“Does this book make my rear end look big?”
That’s the question Teasi Cannon begins with in My Big Bottom Blessing: How Hating My Body Led to Loving My Life (Amazon.com). I love that this book starts out funny, and keeps its sense of humor throughout chapters about body image, low self esteem, hurtful words, negative self-talk, and spiritual warfare.
I received a free copy of the book in exchange for a promise to review it. This transaction seemed a logical follow-up to my New Year’s commitment to healthier eating, which led to a review of two resources that I credit with the lower-carb lifestyle I have re-committed to several times this year.
Big Bottom Blessing is neither an endorsement of a particular diet nor a fitness self-help book. Rather, it addresses the underlying spiritual issues that keep people hungry for foods that don’t satisfy, and angry with themselves for not being able to meet impossible standards.
Cannon’s story includes some childhood experiences that left her feeling unloved and therefore desperate for approval. And through dramatized conversations with herself, she illustrates the spiral we often enter when trying to succeed by our own willpower. For example, this conversation takes place in the “battlefield of the bathroom”:
First thing every day, I would pay homage to this powerful being, [the Scale God,] through my morning ritual: pee out every drop of liquid I could possibly squeeze from my body, clip my nails, blow my nose, take off all my clothing and jewelry, exhale, and stand before him.
SCALE GOD: You may approach.
FAT CHRISTIAN WOMAN: Thank you, your majesty.
SCALE GOD: What are you here for today?
FAT CHRISTIAN WOMAN: I would like to find out my worth, your majesty.
SCALE GOD: All right then, you may step up.
FAT CHRISTIAN WOMAN: Thank you, sir. (Holds breath, sucks in stomach, and steps up as lightly as possible.)
SCALE GOD: I’m afraid you aren’t worth anything today. You are up two pounds from yesterday. You may step down. Be gone with you.
My guess is that conversations like this are recognizable to many of us. Since so many of us accept a version of our story that has been written by someone else (TV series, insecure classmates, advertising messages), we fall into the trap of reciting lines from a script that isn’t true. Before long, those scripts become internalized voices that amplify our weaknesses and distract us from the truth.
So although Big Bottom Blessing is the story of Cannon’s struggle with her weight, it’s not just about weight. It’s about any lies we believe that keep us from enjoying our status as God’s children:
- “I’ll never be anything but a junkie.”
- “I’m not good enough to get that promotion.”
- “God will love me more if I give money to that charity.”
- “No one notices the work I do, so why try so hard?”
These are lies based on a misunderstanding of who God is and what He thinks of us. As Cannon says, “He doesn’t expect us to just ‘get over’ anything. He cares enough to heal every wound inflicted upon my heart since the time of my birth. He loves me enough to take me there—to escort me to the entry point of each and every lie I’ve believed so that He can displace the lies with truth. He wants to do that for you too.”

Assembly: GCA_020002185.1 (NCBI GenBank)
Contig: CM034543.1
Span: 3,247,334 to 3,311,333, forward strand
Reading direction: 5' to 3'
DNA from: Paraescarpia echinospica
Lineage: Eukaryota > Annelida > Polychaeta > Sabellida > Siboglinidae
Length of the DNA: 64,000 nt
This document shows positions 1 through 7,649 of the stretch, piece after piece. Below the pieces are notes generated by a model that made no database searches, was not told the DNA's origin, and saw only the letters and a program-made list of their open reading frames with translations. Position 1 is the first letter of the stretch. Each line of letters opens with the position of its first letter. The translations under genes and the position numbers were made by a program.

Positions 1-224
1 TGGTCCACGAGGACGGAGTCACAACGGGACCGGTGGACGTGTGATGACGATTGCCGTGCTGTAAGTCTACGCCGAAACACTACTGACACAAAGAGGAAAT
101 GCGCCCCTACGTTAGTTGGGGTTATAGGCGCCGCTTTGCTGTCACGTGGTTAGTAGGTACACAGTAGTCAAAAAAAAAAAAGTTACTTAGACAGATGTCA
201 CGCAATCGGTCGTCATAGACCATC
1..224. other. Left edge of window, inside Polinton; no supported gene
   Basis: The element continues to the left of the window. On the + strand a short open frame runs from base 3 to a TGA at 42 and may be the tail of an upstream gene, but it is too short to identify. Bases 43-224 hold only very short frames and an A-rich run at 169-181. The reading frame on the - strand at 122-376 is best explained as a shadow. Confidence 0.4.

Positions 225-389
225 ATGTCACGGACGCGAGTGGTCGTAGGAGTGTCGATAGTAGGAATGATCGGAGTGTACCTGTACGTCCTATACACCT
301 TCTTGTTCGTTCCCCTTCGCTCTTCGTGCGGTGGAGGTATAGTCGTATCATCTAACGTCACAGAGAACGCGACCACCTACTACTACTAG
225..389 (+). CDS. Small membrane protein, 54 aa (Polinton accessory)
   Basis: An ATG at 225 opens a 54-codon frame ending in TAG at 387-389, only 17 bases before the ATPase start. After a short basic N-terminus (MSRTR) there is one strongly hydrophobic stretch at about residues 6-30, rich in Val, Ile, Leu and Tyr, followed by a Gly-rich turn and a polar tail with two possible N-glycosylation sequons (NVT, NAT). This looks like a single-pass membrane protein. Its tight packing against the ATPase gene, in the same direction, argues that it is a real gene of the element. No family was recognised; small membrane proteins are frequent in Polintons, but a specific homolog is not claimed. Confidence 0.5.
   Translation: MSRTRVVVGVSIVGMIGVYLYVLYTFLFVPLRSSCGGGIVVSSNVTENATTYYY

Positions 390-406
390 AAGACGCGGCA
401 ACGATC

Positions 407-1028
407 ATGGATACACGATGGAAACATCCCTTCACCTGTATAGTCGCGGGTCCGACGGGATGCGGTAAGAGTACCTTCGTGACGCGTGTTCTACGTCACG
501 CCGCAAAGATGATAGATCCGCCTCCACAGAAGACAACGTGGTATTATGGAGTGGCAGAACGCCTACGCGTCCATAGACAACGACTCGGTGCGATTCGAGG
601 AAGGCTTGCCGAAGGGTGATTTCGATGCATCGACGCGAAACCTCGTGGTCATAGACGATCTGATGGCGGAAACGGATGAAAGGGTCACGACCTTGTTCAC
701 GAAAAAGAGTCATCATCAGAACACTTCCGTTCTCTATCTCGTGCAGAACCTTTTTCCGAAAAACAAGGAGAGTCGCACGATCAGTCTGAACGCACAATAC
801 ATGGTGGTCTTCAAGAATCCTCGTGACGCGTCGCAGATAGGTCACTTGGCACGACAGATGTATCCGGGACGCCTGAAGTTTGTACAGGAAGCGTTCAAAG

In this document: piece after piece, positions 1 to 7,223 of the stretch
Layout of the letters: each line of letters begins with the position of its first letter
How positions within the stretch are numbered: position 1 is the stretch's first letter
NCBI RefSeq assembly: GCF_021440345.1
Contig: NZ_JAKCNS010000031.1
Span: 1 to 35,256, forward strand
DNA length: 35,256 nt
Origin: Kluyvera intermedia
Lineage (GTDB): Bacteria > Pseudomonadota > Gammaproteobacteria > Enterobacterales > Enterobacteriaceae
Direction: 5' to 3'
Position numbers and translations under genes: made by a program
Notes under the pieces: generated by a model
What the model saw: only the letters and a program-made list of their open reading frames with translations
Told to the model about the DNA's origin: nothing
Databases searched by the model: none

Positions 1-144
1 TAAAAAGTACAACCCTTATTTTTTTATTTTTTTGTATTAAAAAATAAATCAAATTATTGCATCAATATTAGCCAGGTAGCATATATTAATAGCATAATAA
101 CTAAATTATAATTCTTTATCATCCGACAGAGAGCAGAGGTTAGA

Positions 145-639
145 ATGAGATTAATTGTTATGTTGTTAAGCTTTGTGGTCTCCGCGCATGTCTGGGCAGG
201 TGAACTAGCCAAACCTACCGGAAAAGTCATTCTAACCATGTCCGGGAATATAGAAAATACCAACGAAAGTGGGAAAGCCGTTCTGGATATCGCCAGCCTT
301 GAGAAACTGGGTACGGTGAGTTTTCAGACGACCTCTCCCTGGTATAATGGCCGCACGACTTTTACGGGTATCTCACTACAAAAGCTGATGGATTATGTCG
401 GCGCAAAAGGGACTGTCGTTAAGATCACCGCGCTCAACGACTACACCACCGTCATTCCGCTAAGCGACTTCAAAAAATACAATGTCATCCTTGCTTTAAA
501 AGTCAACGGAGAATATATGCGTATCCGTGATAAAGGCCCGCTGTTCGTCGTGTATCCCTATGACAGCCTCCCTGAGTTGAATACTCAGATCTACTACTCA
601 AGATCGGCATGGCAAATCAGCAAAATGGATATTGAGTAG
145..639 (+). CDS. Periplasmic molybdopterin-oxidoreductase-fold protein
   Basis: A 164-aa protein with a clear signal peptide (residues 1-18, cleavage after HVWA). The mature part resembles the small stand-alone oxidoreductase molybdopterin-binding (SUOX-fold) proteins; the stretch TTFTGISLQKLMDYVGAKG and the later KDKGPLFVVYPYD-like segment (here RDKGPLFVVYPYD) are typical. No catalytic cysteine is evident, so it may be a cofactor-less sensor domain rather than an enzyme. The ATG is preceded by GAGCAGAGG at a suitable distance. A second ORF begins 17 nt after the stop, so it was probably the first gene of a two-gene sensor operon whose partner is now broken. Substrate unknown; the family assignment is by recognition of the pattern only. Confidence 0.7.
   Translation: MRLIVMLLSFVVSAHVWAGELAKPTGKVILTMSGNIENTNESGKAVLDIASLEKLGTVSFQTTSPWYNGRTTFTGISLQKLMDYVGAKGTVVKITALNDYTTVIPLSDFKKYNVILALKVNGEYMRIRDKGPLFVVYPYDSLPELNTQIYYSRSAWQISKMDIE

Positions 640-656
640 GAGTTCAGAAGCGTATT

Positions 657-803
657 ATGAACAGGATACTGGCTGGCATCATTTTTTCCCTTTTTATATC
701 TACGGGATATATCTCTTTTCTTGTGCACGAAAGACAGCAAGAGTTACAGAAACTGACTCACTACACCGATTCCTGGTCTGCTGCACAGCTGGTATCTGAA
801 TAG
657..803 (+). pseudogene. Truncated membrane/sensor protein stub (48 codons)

Toward the end of the book, Cannon describes her showdown with God, an angry prayer that finally opened her eyes to how much it hurts God when we call ourselves ugly, or fat, or stupid. If you don’t have the time or the interest to read the whole book (though it’s a fast read), I recommend Chapter 9, “Unfinished Business.” For some of you, it may come across as a little too touchy-feely, but try to look past that and glean this beautiful truth: God loves you. He just does. Nothing you can do will ever make Him love you more than He does right now.
Does this mean it’s ok to be fat?
Maybe. Mostly it means that you can’t trust the world to define “fat” for you. And you can’t trust yourself not to tangle your sense of worth in with the world’s definition. Maybe you’re fat; maybe you’re not. Either way you are beautiful.
Cannon ends with this claim:
“I’m still ‘padded’ today, but I love myself more than I ever have because I no longer let the devil define me. I let my doctors (not Vanity Fair or Cosmo) tell me if I’m physically healthy), and I let God alone assign my value. And truthfully, as long as I’m healthy, if I never lost a pound I’d be more than fine with that. In fact, if someone were to offer me a pill right now—one that would assure me a thin body for the rest of my life no matter what I ate, with only one stipulation: you must give up all the hope and healing you’ve gained on the inside—I would laugh and walk away. Being thinner is nothing compared to being free.”
Where to buy
If you are interested in buying a copy of Big Bottom Blessing: How Hating My Body Led to Loving My Life, it is available at Amazon as a print book or Kindle book. After you’ve read it, come back and let me know what you think—is Cannon’s approach to dieting really healthy? And is it really possible?